About fifteen years ago, I was surprised that all of a sudden several excellent progressive rock bands from Poland, a rather unknown East-European country as far as progressive rock music is concerned, invaded The Netherlands. Bands like Collage, Quidam and Abraxas recorded some extreme good albums and performed more than once in the Dutch venues. Unfortunately, probably because of lack of international success, most bands split up soon after and so did Abraxas. However Adam Lassa, the voice of Abraxas, is now back with a new band called Ananke. Together with his musical buddies Krzystof Pacholskin (keyboards), Karol Szolz (guitars), Bartek Stys (bass) and Viktor Wyka (drums, percussion) he created his first album Malachity.
The musical style of Ananke is modern progressive symphonic rock in the vein of the contemporary music of Marillion and their Norwegian friends of Gazpacho. So after listening to this album a number of times, I have to conclude that all songs on Malachity are more or less interesting also caused by the rather curious Polish language - for Dutch ears that is. To me, it's a bit of abacadabra, so I've got no idea where all the lyrics are about. This time I only needed to concentrate on the music without paying attention to the lyrics.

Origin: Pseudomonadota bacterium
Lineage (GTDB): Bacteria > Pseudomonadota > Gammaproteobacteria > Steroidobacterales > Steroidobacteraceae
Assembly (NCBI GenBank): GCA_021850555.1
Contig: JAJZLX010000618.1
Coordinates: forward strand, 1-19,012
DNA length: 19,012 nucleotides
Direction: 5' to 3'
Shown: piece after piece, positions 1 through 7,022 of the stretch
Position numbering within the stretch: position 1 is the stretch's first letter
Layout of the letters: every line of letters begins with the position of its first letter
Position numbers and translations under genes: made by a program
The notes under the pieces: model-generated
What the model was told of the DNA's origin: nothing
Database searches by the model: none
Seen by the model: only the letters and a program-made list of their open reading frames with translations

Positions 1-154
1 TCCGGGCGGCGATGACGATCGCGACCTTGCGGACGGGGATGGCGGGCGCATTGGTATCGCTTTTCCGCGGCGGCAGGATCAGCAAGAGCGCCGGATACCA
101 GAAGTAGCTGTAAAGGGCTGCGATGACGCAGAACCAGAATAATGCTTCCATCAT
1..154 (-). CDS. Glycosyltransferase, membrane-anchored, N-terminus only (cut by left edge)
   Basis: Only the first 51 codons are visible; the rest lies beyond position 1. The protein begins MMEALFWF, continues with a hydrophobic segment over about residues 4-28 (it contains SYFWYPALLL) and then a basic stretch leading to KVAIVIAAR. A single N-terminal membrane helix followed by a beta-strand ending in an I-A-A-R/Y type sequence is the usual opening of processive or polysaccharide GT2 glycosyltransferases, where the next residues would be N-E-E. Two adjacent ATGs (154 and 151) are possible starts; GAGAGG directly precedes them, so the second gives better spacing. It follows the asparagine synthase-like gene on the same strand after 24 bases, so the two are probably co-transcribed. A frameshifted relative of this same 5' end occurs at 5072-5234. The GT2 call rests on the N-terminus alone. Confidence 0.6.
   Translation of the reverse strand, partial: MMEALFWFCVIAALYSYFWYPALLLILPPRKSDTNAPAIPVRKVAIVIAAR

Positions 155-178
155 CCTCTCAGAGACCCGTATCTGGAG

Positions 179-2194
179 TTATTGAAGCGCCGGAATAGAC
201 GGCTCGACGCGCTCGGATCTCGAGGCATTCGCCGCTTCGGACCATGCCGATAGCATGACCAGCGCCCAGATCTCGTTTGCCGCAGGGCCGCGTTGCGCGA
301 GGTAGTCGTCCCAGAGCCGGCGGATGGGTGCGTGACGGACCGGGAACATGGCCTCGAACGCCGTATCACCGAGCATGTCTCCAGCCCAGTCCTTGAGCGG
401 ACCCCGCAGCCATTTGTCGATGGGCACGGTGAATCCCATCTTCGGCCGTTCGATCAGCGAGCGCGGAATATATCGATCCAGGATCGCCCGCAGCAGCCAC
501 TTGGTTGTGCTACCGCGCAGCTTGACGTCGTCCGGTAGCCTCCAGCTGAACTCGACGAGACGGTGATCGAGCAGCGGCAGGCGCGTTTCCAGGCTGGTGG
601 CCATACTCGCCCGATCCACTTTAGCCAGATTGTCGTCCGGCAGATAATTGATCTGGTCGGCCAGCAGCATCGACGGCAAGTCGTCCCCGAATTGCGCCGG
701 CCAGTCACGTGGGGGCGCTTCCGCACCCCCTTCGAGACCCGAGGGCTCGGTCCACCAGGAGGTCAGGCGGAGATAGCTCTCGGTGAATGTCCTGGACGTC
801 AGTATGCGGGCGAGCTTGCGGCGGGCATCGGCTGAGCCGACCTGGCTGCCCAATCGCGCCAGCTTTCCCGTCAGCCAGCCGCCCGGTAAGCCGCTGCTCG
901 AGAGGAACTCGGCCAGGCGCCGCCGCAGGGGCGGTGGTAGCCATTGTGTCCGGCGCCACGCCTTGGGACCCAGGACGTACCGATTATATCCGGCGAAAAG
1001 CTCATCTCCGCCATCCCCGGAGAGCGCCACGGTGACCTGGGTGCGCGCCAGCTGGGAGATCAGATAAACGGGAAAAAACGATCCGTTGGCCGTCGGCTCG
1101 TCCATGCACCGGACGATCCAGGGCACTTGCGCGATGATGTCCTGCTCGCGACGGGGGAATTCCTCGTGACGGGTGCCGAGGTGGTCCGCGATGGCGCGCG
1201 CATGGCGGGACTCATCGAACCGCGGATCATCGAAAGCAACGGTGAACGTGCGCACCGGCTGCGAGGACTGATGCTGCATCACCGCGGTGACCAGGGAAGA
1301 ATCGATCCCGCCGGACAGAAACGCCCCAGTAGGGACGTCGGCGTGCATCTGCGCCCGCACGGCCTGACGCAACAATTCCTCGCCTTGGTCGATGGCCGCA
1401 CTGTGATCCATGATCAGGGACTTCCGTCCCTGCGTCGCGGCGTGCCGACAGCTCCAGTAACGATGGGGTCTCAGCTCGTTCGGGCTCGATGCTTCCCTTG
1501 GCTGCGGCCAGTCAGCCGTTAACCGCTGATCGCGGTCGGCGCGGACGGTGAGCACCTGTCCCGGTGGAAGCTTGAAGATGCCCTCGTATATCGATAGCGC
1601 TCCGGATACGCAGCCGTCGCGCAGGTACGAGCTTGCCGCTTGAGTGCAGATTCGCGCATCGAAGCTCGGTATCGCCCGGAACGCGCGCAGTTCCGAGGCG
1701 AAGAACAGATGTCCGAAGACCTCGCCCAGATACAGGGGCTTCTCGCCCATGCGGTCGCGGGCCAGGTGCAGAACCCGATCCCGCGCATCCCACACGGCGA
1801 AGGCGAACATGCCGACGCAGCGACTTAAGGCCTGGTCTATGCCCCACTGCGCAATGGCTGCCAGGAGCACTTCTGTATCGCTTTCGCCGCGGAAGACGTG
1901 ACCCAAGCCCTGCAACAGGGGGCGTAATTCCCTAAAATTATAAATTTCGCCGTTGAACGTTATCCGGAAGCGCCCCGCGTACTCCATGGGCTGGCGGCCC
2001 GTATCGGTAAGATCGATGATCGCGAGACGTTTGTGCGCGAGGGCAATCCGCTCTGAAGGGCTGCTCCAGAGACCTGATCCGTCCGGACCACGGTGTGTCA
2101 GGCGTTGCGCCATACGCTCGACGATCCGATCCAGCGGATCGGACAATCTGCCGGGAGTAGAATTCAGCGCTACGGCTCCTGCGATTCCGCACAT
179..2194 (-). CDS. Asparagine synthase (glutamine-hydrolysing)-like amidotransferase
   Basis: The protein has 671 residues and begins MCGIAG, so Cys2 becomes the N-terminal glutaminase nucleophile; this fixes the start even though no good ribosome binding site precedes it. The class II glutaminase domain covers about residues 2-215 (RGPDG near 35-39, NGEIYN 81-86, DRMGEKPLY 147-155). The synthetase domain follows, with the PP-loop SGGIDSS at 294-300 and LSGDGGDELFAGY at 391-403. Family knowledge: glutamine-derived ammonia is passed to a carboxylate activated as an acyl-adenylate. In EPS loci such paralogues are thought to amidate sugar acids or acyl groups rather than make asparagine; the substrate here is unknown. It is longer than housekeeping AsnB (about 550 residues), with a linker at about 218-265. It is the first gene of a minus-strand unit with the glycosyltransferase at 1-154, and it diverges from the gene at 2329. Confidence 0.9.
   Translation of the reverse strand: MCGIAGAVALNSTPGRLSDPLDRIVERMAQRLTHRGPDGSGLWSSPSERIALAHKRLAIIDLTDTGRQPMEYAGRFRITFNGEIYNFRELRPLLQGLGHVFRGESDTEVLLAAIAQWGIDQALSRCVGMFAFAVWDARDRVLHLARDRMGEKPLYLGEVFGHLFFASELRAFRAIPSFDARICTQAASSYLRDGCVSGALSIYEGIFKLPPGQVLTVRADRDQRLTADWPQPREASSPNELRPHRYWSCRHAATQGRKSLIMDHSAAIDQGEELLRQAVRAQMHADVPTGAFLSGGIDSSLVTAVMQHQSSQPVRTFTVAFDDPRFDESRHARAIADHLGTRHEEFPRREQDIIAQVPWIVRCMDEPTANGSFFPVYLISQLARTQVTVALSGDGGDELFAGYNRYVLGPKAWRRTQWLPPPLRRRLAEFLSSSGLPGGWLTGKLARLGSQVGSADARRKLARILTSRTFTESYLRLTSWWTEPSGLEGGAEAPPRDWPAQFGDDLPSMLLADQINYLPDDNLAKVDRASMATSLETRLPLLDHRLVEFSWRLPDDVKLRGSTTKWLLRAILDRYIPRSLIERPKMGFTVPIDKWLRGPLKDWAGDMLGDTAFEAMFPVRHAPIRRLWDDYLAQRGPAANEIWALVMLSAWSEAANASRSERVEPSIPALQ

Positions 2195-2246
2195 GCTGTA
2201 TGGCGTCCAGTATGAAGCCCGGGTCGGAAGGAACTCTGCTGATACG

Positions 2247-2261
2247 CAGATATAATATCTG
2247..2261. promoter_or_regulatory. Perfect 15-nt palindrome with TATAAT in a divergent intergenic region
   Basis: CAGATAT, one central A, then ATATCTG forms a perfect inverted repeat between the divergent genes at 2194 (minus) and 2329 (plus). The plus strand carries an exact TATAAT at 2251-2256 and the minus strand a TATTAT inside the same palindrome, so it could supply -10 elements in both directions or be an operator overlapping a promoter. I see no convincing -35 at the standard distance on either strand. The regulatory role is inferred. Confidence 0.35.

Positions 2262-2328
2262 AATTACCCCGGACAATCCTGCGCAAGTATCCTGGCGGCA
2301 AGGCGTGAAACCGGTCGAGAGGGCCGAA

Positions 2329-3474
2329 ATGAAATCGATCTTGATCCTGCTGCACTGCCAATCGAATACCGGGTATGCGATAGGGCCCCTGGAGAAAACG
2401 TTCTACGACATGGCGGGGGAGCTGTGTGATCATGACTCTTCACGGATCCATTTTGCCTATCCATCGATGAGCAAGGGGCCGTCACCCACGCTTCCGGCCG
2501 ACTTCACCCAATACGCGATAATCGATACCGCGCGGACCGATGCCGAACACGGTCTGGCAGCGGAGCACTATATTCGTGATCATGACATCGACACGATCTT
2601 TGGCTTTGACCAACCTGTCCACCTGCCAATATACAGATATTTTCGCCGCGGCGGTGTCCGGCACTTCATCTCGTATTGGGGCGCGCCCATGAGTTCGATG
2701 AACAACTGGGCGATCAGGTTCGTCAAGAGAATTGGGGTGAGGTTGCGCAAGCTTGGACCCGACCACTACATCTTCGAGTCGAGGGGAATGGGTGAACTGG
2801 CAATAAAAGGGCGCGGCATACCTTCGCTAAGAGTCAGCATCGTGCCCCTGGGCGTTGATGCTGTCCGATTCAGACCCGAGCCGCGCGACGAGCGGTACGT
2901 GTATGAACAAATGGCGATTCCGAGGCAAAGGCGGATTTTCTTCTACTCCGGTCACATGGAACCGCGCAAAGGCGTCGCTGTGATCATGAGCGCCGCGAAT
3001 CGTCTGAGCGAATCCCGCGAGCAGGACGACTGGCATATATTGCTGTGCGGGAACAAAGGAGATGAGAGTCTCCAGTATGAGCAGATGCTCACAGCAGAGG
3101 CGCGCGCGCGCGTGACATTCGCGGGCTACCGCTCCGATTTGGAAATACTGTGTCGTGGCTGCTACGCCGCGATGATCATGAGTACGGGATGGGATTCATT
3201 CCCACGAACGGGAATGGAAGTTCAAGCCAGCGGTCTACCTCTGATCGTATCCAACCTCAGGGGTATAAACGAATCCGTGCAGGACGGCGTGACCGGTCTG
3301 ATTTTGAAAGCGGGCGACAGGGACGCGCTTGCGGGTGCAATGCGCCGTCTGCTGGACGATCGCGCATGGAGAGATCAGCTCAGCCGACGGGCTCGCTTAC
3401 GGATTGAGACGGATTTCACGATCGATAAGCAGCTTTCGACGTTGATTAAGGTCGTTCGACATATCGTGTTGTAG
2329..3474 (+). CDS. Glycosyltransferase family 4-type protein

Opening song Wysted is quite surprising with all kinds of flashy solos, but that's one of the reasons I like progressive rock. Second song Amidalla has some interesting piano and bass parts and a beautiful melody line. Ananka knows how to create a three-minute song. Perfumy is another fine piece with the piano and the guitar duelling all the time. Prana is a good example of the musical qualities of the band. In this song a heavy guitar riff is followed by Adam Lassa's melodic voice. For me, the longest track Asyz is the highlight of this album. It sounds rather dark and this time I realized that it's a pity that I don't understand the Polish language. In the background you can enjoy an excellent guitar solo of Karol Szolz in the vein of Steve Rothery's early-Marillion. The middle-section is striking and distinctive; play this one loud and listen to it carefully and you will enjoy it. Next song Akasha is a ballad and again well-played by the whole band. Without forcing his voice Adam Lassa easily reaches the higher notes. Latawce and Talisman are both written in a medium tempo and Mojra is the final jewel of this album. The slow drum pace is wonderfully supported by the dreamy synth and guitar sounds. The bombastic ending is the final surprise of this very enjoyable album.
Malachity is a fine debut album of this new Polish band. Hopefully Ananke is not another one-shot band. I would like to hear more of this band in the near future.
**** Cor Smeets (edited by Peter Willemsen)
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